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Tyler Su

Over the past three years, the Designing Education Lab has been conducting a national longitudinal study of the post-graduation experience of engineers. I had the unique opportunity to work with the data, the first and only dataset of its kind to explore the experiences of engineers post-graduation.

My project was able to develop a visualization framework to better map and understand the pathways of engineers post-graduation, derive insights combining qualitative and quantitative techniques, and identify future areas of investigation using an evidence-based framework. These areas are currently being explored further at DEL, please check back again for more updates soon!

  • Team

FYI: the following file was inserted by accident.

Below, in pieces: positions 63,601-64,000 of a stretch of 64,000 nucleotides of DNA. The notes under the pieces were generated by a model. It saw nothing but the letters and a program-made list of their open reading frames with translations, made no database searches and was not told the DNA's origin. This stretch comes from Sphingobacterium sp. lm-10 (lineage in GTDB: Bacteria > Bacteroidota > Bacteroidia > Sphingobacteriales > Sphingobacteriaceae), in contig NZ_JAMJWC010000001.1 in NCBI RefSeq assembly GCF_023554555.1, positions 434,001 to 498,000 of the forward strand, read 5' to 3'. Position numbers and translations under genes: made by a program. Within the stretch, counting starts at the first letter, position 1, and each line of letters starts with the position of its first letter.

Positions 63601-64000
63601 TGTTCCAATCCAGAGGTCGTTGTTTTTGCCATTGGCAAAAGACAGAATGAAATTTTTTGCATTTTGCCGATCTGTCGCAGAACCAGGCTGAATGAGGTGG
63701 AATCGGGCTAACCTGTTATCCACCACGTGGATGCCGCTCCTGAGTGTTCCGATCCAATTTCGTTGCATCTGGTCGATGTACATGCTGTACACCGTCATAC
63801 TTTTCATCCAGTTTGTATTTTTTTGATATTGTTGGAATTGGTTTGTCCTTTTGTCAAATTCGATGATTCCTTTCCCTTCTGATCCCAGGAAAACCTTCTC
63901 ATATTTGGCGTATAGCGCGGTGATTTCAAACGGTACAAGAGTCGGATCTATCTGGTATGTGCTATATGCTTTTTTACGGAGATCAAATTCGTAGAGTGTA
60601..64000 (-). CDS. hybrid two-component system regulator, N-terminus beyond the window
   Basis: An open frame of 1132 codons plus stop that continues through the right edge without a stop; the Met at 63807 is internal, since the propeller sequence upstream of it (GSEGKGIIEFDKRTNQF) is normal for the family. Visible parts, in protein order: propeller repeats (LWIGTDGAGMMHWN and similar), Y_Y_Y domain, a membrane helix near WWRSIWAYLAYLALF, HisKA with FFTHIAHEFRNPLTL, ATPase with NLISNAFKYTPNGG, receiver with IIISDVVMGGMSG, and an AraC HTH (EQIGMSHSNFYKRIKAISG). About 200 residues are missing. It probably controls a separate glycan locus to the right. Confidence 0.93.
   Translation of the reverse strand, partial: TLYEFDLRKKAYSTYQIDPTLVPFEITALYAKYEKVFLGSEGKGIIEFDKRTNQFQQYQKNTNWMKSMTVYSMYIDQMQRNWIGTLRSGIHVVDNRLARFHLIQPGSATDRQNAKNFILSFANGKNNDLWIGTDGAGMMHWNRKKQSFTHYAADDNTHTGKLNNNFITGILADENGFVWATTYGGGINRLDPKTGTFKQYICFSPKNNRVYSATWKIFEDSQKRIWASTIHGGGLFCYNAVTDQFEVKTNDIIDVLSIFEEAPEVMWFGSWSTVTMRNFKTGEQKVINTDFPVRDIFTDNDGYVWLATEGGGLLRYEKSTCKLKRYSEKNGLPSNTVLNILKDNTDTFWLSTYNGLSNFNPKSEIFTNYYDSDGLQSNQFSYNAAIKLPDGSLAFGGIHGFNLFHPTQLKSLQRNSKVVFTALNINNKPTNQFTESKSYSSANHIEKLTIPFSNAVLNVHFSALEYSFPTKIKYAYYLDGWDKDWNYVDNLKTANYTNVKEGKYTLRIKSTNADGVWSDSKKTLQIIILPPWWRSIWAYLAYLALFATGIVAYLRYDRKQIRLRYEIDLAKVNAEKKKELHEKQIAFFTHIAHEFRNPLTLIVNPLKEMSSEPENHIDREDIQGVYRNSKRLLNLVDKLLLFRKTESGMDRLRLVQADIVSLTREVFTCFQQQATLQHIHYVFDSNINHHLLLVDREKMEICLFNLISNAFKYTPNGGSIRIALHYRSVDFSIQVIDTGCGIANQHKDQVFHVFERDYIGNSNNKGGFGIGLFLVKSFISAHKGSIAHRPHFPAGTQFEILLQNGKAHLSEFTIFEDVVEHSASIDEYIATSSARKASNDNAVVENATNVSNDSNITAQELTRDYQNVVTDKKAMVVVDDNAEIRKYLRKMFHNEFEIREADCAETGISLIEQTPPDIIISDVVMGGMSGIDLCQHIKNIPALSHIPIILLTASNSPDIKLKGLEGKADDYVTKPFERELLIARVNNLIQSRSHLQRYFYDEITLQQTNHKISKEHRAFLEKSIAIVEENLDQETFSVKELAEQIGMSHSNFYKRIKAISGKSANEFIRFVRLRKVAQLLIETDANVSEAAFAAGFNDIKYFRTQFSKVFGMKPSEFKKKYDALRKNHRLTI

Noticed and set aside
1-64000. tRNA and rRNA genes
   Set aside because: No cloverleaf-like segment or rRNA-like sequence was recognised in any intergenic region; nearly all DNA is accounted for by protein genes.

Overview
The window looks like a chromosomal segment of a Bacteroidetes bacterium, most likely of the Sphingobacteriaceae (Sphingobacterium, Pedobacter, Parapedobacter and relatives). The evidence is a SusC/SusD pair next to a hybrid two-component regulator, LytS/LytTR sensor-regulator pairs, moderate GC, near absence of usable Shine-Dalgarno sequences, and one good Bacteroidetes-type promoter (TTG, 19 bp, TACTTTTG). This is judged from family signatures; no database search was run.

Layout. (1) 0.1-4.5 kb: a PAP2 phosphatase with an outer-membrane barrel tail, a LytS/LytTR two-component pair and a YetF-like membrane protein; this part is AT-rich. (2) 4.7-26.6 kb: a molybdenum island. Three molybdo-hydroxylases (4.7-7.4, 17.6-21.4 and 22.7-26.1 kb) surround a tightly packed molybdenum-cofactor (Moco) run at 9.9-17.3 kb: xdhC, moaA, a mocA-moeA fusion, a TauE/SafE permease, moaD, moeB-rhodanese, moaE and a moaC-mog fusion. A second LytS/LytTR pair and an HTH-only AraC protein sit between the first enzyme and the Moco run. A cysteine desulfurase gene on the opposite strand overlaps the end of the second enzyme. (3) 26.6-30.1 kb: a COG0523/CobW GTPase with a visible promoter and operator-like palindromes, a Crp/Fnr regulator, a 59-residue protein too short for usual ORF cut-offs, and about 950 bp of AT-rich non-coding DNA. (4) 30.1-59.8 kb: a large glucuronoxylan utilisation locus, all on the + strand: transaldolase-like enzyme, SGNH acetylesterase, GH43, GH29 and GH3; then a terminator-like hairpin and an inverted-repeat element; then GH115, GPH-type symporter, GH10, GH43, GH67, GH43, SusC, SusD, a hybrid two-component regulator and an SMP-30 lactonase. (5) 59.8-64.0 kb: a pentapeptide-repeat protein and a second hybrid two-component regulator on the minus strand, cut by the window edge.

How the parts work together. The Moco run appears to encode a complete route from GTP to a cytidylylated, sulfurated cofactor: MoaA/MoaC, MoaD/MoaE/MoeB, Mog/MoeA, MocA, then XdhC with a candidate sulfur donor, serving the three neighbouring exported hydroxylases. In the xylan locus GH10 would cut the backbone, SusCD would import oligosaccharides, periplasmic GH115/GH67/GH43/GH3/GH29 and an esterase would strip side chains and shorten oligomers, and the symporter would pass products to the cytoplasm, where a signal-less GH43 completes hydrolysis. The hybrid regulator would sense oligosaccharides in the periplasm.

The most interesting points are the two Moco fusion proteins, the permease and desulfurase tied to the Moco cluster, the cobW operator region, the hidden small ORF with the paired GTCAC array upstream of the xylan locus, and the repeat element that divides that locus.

Designing Education Lab
    @ Stanford Center of Design Research
  • Role
    Data Science Intern
  • Timeline
    June-September 2018 (3 months)
  • Tools
    Python, Gensim, Gephi,
    Nvivo12, Excel, Photoshop

My Role

As a data science research intern, I was initially brought on to statistically code the unstructured qualitative responses of the EMS dataset. However, I saw an opportunity to also develop a new methodology combining user research and data science methods to uncover and validate insights gathered on the experience of higher education. Developing this methodology became my primary focus throughout the internship. Since leaving, I've shared my method with other graduate researchers and elements of it have since been adapted into projects beyond my own.

New Method

This new methodology addressed limitations of using either a single qualitative or quantitative approach, by allowing me to:

1. Generating hypotheses through qualitative data that can be validated quantitatively

2. Explain ambiguous patterns in data through rich qualitative analysis

3. Use storytelling to bring insights to life in compelling, impactful, and actionable ways

🎓

This case study illustrates just a few ways a methodology combining user research and data science can be powerful, an approach I hope to continue to use in future projects.